New nurse plans to make changes to the school health

Curran Nielsen, Editor-in-Chief

Shannon Brown (’92) joined the Mater Dei community this year as the new school nurse. After working at multiple hospitals as a nurse and an executive administrator, Brown chose to come back to her alma mater to make a difference in a way that she was not able to when working in administration.

“I was at a point in my career where I wasn’t reaching patients or wasn’t making connections,” Brown said, “and the opportunity presented itself and it sounded like the perfect place to work in a closer relationship with people in need instead of a leadership position.”

As the new nurse, Brown hopes to inspire change within the school. One of her main goals is to educate students in proper health and personal hygiene.

“…I want to be able to do student education on good handwashing.” Brown said. “Another big reason that students are going home for is nausea and vomiting or they have abdominal cramps, so I want to provide education about digestive health, things they can eat to stay healthy and those are the kind of things that I’m trying to track and trend and do more to help students learn about their body and make good, healthy decisions.”

Curran Nielsen
RESTING IN THE OFFICE: Senior Victoria Geolonka rests in the health office. Nurse Brown helped her recover in her office after a fainting incident. “She’s been really helpful and has been there to make sure that I am okay,” Geolonka said.

Students who have needed to go to the new nurse have already noticed changes as far as the atmosphere and the way that Brown treats the health office and her position as a whole.

Sophomore David Nisson recently got a concussion from playing football and had to see Brown because he noticing the symptoms during school the next day.

“I felt that she was very knowledgeable on how to help me with my injury,” Nisson said. “She really took initiative in her work.”

Feeling nauseous, sophomore Gianni Palazzolo also visited the nurse and felt that her experience was extremely professional and that she was in good hands.

“She made sure that I was comfortable when I was lying down,” Palazzolo said. “She was really nice and I knew that she wanted to make me feel my best while I was there instead of just saying, ‘Here’s your medicine.’ I knew that she cared and wanted to help me in any way that she could.”

One main idea that Brown really emphasizes is hydration. She makes sure that all the students that enter her health office know to drink plenty of water because she believes it’s the key to a good health.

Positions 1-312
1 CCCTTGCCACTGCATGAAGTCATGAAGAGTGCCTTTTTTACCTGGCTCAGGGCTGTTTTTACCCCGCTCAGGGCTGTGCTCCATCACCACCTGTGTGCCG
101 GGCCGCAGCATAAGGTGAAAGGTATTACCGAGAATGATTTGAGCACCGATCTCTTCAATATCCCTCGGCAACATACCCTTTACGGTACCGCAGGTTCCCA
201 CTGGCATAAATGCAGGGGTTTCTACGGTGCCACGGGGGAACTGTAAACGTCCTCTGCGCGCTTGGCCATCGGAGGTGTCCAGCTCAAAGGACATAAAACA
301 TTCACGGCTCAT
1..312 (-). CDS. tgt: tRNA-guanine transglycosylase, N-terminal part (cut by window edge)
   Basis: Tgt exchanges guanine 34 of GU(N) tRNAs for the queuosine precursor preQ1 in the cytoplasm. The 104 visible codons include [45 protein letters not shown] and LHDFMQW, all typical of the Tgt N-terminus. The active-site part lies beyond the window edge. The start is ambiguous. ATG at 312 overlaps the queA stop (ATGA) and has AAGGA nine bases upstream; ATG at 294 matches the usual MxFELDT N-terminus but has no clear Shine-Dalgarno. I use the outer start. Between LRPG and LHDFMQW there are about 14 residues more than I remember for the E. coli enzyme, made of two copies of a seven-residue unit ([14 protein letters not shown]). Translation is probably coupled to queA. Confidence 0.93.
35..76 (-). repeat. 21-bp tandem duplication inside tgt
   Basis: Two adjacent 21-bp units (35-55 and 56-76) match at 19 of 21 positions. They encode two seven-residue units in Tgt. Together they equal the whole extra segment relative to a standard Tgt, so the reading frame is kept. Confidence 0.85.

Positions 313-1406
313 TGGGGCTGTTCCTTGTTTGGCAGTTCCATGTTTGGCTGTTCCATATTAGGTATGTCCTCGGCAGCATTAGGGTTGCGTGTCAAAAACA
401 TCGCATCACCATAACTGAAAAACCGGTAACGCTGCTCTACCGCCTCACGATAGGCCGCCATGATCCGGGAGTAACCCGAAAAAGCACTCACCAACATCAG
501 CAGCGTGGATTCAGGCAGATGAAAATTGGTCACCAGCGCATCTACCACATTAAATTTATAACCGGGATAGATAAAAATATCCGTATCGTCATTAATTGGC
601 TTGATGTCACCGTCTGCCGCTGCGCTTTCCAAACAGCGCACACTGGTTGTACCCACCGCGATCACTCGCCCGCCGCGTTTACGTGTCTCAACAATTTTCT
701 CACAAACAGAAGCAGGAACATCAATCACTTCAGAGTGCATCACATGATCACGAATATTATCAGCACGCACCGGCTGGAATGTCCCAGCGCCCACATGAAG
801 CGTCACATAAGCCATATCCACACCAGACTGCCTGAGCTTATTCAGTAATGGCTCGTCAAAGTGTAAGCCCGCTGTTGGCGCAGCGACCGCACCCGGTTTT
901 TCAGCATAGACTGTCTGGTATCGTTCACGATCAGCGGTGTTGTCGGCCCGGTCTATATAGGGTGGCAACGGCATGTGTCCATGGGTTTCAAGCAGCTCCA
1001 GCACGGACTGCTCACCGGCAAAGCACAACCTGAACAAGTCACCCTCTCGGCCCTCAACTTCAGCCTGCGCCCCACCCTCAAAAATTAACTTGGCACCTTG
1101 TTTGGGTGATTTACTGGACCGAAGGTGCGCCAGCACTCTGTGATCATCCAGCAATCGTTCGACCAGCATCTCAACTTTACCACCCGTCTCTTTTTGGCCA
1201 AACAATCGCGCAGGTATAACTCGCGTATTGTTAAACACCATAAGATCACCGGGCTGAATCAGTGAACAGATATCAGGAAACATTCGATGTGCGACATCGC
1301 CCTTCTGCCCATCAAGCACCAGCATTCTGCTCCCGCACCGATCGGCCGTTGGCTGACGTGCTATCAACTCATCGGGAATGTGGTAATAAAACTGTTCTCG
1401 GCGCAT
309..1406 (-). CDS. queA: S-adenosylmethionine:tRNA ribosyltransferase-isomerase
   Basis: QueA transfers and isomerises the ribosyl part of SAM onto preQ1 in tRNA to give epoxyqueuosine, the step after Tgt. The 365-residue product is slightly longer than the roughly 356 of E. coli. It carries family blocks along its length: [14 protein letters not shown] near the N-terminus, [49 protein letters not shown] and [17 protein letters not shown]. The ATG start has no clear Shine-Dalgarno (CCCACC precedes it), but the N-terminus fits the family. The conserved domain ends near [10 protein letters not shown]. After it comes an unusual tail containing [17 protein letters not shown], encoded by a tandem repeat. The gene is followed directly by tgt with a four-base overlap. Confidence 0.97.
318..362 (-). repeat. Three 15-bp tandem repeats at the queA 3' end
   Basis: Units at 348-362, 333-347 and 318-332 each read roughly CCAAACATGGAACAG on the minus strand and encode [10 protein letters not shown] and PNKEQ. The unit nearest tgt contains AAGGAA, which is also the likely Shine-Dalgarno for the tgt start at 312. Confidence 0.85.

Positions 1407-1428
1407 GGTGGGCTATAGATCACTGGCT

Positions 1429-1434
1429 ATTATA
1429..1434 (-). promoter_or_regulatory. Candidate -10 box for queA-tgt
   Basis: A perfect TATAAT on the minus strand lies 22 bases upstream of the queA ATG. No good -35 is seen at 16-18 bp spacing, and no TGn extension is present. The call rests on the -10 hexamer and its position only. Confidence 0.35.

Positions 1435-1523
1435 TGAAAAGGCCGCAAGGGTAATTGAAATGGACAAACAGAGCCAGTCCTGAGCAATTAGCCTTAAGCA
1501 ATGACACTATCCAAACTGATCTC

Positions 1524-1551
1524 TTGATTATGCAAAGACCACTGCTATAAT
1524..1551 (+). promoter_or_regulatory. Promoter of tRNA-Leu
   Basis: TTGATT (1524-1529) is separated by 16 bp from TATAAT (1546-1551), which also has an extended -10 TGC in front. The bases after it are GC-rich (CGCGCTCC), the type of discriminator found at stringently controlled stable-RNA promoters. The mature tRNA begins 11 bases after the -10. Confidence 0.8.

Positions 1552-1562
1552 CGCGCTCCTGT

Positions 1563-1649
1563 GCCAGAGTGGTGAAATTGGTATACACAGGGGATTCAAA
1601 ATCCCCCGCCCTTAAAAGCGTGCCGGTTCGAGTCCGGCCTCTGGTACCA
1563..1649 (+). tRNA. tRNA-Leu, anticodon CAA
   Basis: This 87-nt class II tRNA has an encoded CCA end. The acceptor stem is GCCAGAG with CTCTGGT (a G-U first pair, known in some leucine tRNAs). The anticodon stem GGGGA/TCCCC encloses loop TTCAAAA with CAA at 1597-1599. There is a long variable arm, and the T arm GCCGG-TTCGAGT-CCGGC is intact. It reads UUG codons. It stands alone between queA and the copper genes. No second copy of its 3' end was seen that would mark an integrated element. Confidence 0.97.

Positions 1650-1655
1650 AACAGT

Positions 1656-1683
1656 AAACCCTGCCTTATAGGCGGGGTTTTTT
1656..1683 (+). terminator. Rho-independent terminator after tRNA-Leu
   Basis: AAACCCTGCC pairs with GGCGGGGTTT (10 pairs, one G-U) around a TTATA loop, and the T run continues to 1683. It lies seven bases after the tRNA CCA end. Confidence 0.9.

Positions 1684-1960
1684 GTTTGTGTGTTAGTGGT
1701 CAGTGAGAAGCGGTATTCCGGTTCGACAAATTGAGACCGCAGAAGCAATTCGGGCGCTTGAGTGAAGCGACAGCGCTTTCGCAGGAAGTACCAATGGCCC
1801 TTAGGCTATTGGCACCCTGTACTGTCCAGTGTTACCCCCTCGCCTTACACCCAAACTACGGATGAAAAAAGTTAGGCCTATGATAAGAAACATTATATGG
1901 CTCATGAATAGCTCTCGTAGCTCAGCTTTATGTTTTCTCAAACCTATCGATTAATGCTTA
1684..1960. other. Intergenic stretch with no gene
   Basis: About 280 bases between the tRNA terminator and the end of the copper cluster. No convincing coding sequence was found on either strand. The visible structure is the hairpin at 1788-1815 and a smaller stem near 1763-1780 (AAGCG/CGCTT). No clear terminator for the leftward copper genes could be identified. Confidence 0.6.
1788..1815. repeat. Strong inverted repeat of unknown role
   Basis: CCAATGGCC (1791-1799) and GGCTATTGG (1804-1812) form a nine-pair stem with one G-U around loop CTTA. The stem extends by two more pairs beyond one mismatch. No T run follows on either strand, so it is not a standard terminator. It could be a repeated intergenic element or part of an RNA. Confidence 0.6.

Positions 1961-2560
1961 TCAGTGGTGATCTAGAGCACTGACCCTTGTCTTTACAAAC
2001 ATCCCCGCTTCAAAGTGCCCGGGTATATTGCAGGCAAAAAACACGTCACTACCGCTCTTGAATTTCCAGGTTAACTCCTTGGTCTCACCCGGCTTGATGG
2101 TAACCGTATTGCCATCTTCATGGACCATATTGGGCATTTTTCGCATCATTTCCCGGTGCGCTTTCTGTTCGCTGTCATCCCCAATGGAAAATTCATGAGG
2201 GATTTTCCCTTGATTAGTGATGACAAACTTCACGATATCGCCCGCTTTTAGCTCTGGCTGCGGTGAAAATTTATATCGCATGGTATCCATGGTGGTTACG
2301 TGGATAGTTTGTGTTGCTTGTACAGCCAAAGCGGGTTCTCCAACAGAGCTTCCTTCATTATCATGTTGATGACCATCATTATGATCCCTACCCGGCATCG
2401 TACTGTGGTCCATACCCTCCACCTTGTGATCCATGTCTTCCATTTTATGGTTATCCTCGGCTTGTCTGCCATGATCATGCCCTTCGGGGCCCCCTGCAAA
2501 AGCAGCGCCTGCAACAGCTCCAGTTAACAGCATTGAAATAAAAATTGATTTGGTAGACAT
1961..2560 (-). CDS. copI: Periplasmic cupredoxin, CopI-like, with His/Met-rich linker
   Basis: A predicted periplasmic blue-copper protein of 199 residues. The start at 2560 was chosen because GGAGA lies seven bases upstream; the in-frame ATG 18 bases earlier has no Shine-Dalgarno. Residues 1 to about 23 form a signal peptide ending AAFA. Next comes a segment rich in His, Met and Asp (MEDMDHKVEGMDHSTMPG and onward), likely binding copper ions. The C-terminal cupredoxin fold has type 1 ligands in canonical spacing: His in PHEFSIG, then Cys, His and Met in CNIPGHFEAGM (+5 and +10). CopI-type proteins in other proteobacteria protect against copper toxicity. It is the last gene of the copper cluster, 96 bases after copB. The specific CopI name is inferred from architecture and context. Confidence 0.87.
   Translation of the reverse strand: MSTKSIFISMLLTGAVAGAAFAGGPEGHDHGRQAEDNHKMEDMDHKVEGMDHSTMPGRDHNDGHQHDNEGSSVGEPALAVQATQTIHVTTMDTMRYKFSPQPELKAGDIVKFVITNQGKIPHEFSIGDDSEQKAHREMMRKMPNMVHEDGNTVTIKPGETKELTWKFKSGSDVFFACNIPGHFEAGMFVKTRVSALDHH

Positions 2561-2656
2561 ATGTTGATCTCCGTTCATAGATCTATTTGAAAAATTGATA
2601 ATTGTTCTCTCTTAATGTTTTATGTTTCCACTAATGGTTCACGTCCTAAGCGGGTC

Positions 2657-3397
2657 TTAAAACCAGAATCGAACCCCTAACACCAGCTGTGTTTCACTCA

“As a nurse who’s worked in a hospital, dehydration is a really big indication for a lot of medical issues, so keeping students hydrated is the first kind of principle of success for healthy living,” Brown said. “I recognized that students want cold water and we have it in the health office, so I really encourage for students to come and fill up their hydro flask, to keep themselves healthy… I want to make water accessible to students because I think being hydrated is the key to overall health.”

To ensure that the health office is always improving and that the school continues to adapt to the new injuries and illnesses the students and faculty might have, Brown keeps records and statistics of all the cases she sees in the health office. Brown uses these statistics to use as a reference during meetings with administration so that she can add new additions to the health office in order to better improve the medical attention the students and faculty receive.

Curran Nielsen
HELPING HAND: Nurse Shannon Brown puts senior Victoria Geolonka on the Trendelenburg position chair. Geolonka came to the nurse’s office because she had fainted and was starting to feel lightheaded again. “I fainted and I felt weak and Ms. Brown has been helping me out,” Geolonka said.

One new addition Brown has added is a Trendelenburg position chair, which is a hospital chair that will make not only Brown’s life as a nurse easier but any emergency responders that need to escort a student out of the school using a gurney. Before this new chair, there was only flat, low “beds” that made giving attention and help to the students nearly impossible to accomplish. The chair reclines and is adjustable, allowing Brown and anyone who needs to to raise or lower the seat depending on the situation. The armrests also go down so if needed, paramedics can easily move a student or faculty member directly from the chair to a gurney without having to pick up or further injure the student.

Brown said she wants to receive feedback from the students and faculty so that she can better improve the health office to their needs.

“I hope to hear from the students on what they think they need from the health office because I think that this is a relationship that [I want to make],” she said. “I’m here to serve the students and the facility so I need to know what it is they need in order to serve them in the best way possible.”

To contact Nurse Brown, email her at [email protected] or visit the health office.